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A market-clearing role for inefficiency on a limit order book

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  • Large, Jeremy

Abstract

Limit order markets with stationary dynamics attract equal volumes of market orders and uncanceled limit orders, equalizing the supply and demand for liquidity and immediacy. To maintain this balance, market orders must share any benefit obtained by limit order traders from more efficient trading conditions, such as better order queuing policies. Therefore an efficient market places a low price on immediacy, producing small bid-ask spreads. Furthermore, when price-discreteness leads to a mainly constant spread, cutting the price tick raises surplus. This is modeled with a stochastic sequential game, using stationarity considerations to bypass direct analysis of traders' intricate market forecasts.

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Bibliographic Info

Article provided by Elsevier in its journal Journal of Financial Economics.

Volume (Year): 91 (2009)
Issue (Month): 1 (January)
Pages: 102-117

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Handle: RePEc:eee:jfinec:v:91:y:2009:i:1:p:102-117

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Web page: http://www.elsevier.com/locate/inca/505576

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Keywords: Stochastic sequential game Stationary equilibrium Limit order book Market depths Bid-ask spread;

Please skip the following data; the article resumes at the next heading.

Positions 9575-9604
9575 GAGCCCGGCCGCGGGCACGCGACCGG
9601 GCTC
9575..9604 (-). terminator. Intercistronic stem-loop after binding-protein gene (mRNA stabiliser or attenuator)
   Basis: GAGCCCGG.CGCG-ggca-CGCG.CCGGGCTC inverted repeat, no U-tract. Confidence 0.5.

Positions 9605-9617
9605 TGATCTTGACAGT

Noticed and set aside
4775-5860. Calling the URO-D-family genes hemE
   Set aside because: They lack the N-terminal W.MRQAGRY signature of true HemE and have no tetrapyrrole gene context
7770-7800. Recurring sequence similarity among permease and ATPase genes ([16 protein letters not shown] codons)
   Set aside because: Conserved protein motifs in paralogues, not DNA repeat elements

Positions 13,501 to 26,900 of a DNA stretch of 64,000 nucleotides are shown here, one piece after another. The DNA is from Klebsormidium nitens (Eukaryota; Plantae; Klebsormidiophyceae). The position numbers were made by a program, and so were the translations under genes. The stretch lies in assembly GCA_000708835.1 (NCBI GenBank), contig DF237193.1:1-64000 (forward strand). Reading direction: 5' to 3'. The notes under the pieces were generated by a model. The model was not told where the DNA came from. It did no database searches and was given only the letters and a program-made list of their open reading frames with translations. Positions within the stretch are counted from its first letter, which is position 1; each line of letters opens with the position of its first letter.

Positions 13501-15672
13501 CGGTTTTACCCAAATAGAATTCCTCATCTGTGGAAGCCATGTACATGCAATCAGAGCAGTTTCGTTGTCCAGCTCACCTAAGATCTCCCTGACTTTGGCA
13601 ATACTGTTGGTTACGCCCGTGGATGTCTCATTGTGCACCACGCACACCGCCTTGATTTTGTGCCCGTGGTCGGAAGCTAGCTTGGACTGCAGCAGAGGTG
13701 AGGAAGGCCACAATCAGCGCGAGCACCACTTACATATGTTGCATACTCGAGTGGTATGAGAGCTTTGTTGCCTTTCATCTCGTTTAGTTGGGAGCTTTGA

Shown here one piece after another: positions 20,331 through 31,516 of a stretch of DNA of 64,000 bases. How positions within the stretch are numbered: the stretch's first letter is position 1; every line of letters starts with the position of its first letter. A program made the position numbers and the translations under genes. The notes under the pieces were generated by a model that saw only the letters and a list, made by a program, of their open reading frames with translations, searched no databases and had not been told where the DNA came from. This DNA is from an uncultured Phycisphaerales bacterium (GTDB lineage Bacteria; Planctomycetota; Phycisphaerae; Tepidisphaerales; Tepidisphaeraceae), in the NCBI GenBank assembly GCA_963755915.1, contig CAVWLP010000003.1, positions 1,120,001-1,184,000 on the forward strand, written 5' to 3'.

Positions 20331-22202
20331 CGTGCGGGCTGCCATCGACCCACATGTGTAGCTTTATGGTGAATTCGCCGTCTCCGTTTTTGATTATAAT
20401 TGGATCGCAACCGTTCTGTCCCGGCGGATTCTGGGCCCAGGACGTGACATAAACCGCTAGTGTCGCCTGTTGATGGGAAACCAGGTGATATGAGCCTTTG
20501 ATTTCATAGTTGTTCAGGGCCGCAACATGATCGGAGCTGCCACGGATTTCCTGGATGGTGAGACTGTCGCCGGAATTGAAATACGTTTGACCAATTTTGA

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References

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  1. Anshuman, V Ravi & Kalay, Avner, 1998. "Market Making with Discrete Prices," Review of Financial Studies, Society for Financial Studies, vol. 11(1), pages 81-109.
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  8. Kadan, Ohad, 2006. "So who gains from a small tick size?," Journal of Financial Intermediation, Elsevier, vol. 15(1), pages 32-66, January.
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Citations

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Cited by:
  1. Jeremy Large & Thomas Norman, 2008. "Ergodic Equilibria in Stochastic Sequential Games," Economics Series Working Papers 405, University of Oxford, Department of Economics.
  2. Foucault, Thierry & Kadan, Ohad & Kandel, Eugene, 2009. "Liquidity cycles and make/take fees in electronic markets," Les Cahiers de Recherche 920, HEC Paris.
  3. Degryse, H.A. & Achter, M. van & Wuyts, G., 2007. "Dynamic Order Submission Strategies with Competition between a Dealer Market and a Crossing Network," Discussion Paper 2007-017, Tilburg University, Tilburg Law and Economic Center.
  4. Field, Jonathan & Large, Jeremy, 2008. "Pro-rata matching and one-tick futures markets," CFS Working Paper Series 2008/40, Center for Financial Studies (CFS).

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